Genuine initiation occurs when the leader actively partakes in the process, not merely observing from the sidelines. This involves setting goals, implementing them, owning one or more company-level OKRs, or setting OKRs for themselves. They should support OKR coaches in word and deed, engaging with other leaders who may be struggling or resisting change. In this context, the leader acts as a 'Sponsor' - an individual who backs the implementation of changes.
Even if, for various reasons, the top manager isn't directly involved in the OKR implementation process, they must function as the Sponsor, offering maximum support to the change agents. Without such backing, the innovation has slim chances of survival.

However, the success of the process can't be solely attributed to the Sponsor. It requires employees who will play a crucial role in implementation and ongoing support. These employees, often referred to as OKR Ambassadors, OKR Champions, OKR Leaders, or OKR Coaches, are integral to the process. This article focuses on the fundamental activities of an OKR coach.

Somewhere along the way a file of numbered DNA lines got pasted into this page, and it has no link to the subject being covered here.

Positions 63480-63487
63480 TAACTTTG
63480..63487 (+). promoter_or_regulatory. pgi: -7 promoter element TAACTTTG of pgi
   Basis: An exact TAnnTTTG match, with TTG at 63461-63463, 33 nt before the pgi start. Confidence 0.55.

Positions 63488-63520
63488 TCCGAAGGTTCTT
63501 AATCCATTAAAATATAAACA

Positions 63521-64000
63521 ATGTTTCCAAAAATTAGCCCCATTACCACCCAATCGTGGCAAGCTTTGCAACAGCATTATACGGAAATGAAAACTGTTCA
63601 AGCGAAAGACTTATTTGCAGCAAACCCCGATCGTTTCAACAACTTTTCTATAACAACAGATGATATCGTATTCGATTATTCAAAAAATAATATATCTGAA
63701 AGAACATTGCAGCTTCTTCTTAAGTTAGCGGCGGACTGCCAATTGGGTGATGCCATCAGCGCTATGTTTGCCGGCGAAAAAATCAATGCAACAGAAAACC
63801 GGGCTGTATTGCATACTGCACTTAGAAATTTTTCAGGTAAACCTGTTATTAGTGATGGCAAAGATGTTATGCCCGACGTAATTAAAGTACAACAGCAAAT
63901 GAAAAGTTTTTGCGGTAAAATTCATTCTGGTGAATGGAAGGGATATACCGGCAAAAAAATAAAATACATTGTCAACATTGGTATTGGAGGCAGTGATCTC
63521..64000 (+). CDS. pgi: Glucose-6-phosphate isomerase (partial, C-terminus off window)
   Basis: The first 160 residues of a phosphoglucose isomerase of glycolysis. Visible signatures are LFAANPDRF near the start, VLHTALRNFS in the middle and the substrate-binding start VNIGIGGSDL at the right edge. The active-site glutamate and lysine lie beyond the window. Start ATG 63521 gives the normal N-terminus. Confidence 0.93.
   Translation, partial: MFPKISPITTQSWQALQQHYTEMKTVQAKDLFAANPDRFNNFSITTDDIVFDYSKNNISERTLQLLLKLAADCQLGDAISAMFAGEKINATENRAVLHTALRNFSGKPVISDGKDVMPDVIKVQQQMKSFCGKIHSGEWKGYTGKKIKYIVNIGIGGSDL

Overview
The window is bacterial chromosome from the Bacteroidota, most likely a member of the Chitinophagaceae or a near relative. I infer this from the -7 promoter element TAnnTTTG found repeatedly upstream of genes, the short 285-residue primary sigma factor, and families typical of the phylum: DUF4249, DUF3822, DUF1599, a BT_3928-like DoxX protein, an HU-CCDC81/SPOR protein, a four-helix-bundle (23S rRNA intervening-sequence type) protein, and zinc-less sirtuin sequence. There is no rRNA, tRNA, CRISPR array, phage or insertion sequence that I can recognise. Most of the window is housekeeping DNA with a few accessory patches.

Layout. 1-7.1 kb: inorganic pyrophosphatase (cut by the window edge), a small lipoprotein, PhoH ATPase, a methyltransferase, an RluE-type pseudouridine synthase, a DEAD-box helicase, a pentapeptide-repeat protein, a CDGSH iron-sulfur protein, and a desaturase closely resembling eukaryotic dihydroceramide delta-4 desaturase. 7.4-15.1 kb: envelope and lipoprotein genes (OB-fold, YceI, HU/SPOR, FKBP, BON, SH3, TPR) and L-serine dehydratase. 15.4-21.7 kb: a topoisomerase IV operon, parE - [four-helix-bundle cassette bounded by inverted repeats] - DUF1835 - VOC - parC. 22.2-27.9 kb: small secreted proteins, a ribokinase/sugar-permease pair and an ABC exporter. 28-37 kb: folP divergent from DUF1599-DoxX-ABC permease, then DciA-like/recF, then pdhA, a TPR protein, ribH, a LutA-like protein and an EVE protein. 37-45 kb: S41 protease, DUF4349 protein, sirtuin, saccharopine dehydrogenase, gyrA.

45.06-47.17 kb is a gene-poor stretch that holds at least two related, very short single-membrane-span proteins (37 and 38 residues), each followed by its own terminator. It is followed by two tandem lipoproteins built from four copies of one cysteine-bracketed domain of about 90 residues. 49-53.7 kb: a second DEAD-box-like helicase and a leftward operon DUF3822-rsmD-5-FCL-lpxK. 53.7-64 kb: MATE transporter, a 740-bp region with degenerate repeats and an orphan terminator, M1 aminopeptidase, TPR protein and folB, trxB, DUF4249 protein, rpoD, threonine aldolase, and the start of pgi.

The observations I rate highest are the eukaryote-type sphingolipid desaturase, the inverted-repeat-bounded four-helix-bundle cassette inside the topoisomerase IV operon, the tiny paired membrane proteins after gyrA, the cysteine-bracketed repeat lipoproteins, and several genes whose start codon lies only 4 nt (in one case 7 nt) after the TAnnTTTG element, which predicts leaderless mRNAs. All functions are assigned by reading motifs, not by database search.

An OKR coach organizes the execution system within the entire company or parts of it, overseeing planning rhythms, retrospectives, progress meetings, and success celebrations. They arrange and maintain a common space for OKR documentation and remind all process participants to update the data when necessary. As an OKR evangelist, they explain the key elements of OKR to all participants and continuously learn and study the experiences of other companies.
Who can serve as an OKR coach?
If Agile coaches are already part of the company, it is logical for them to undertake the task of introducing OKR. However, in many companies we've collaborated with, this is not a separate position but a role assumed by an employee, regardless of their hierarchical level or primary job. It's even better when there's more than one coach, and the team continually welcomes new volunteers. Often, HR professionals, marketers, and product managers become OKR coaches. For a regular employee, taking on the role of an OKR coach presents an appealing opportunity for diagonal growth, as they are responsible for organizing OKR activities for the entire company, including top-level managers.